There are a number of different types of protection that can be used to protect a novel plant cultivar – Plant Patents, USDA Plant Variety Protection (PVP), Utility Patents directed toward a particular variety, foreign Plant Breeder Rights (PBR), Trademarks, etc. – and this is a generally an area of IP law that is poorly understood by most IP attorneys, other than those who specialize in the field. However, it is helpful for every IP attorney to have at least a basic knowledge of the various plant IP options, what the differences are between them, and when each one is applicable so that you can at least let your clients know that several options exist and that there are numerous factors that need to be considered when formulating an IP strategy.
Focusing on the various options in the U.S. for protecting a new plant cultivar, Plant Patents are only applicable to asexually reproduced plant cultivars. Like other types of patents, these are issued by the U.S. Patent and Trademark Office (USPTO). The protection lasts 20 years from date of filing, and the scope of protection covers making using, selling, or importing the particular plant cultivar that was developed. These are often viewed as a basic protection that provides a “first line of defense” type protection for a novel plant cultivar. Though there are a number of similarities to Utility Patents, there are also key differences in how they are prosecuted. For example, Plant Patents have only a single claim that is directed toward the particular asexually reproduced plant cultivar that was developed. Further, the new matter rules applicable to Plant Patents are quite different than those for Utility Patents. Additionally, Plant Patents have lower filing and issue fess, and there are no maintenance fees that need to be paid following issuance.
Utility Patents that are directed to a specific plant cultivar can also be obtained. These are prosecuted much like any other Utility Patent and fall under the same standard rules and regulations. Several distinctions exist between a Plant Patent and a Utility Patent directed toward a novel cultivar. A Utility Patent can be obtained for a plant cultivar that is produced either asexually or sexually, and a Utility Patent generally requires the deposit of plant material (seed or tissue culture), while a Plant Patent does not. Most importantly, Utility Patents allow for the inclusion of multiple claims, which allows the patentee to seek somewhat broader and more diverse claim scope than can be obtained using a Plant Patent.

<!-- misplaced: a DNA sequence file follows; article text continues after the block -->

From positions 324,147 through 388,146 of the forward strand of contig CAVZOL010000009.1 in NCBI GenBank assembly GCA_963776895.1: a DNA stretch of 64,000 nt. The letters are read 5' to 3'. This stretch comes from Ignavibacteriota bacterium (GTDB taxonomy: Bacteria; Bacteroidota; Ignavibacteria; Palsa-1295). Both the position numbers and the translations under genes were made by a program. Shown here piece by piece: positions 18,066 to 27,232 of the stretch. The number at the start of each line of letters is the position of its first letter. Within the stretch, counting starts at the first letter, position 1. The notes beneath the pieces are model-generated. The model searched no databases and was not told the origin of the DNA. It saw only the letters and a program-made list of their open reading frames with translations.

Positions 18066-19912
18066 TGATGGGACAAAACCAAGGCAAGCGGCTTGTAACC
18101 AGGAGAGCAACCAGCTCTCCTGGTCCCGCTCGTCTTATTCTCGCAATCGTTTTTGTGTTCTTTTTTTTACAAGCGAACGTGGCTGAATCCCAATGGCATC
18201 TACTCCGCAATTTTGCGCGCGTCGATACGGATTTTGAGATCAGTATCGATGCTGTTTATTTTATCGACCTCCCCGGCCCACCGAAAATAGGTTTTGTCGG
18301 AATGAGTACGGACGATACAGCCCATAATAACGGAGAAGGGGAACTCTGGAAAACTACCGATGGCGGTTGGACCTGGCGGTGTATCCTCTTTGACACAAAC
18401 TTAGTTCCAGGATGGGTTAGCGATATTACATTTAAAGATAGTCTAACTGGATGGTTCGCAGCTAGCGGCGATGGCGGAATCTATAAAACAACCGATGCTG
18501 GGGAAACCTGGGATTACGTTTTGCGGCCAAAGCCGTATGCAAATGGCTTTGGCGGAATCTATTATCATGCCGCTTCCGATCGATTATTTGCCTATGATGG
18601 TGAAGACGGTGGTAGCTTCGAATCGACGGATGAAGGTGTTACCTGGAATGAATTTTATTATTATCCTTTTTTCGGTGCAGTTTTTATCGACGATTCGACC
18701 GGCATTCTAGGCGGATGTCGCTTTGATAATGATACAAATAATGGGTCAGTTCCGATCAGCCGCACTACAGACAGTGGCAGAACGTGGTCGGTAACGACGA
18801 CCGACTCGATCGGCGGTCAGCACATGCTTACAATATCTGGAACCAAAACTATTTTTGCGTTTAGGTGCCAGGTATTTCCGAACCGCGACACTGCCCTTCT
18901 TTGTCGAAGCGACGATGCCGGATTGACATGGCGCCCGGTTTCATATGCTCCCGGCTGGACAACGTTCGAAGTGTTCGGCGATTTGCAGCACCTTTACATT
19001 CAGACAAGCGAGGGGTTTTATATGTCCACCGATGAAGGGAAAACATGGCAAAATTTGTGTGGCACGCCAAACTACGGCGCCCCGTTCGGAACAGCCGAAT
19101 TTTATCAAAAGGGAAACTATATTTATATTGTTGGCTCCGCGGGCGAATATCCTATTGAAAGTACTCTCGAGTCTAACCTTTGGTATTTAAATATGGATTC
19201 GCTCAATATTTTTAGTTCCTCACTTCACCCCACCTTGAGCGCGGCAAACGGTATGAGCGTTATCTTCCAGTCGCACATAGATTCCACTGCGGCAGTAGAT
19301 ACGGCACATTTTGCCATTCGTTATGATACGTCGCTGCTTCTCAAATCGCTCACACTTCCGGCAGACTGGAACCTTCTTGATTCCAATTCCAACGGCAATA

PVP certificates are a different animal altogether. They are issued by the USDA as opposed to the USPTO, making the rules, regulations, and processes for filing and prosecuting these application quite different. They can be used to protect both sexually and asexually reproduced varieties, and both the cost and scope of protection is generally intermediate to that of Plant Patents and Utility Patents. Moreover, the filing deadlines, bar dates, and term differ from those of the two patent options. This makes PVP protection an ideal choice (over the patent options) in certain situations.
A summary of the three types of protections is presented in the chart below, and all of this obviously provides only the most basic information on these three different types of protection available in the U.S. for new plant cultivars. It is also important to note that these options are not mutually exclusive, and in some cases there may be reasons that justify obtaining more than one type of protection for a novel plant cultivar. With all of that said, depending on a number of factors, including the type of plant, how it was initially produced, how it will be reproduced and ultimately used commercially, where and when it was first sold, what type of specific competitive activities you are concerned about, and what type of budget pressures exist, some of these options may be more applicable than others. Thus, it is important to ensure you are receiving advice from someone very knowledgeable in the area of plant IP when developing an IP strategy for a new plant cultivar.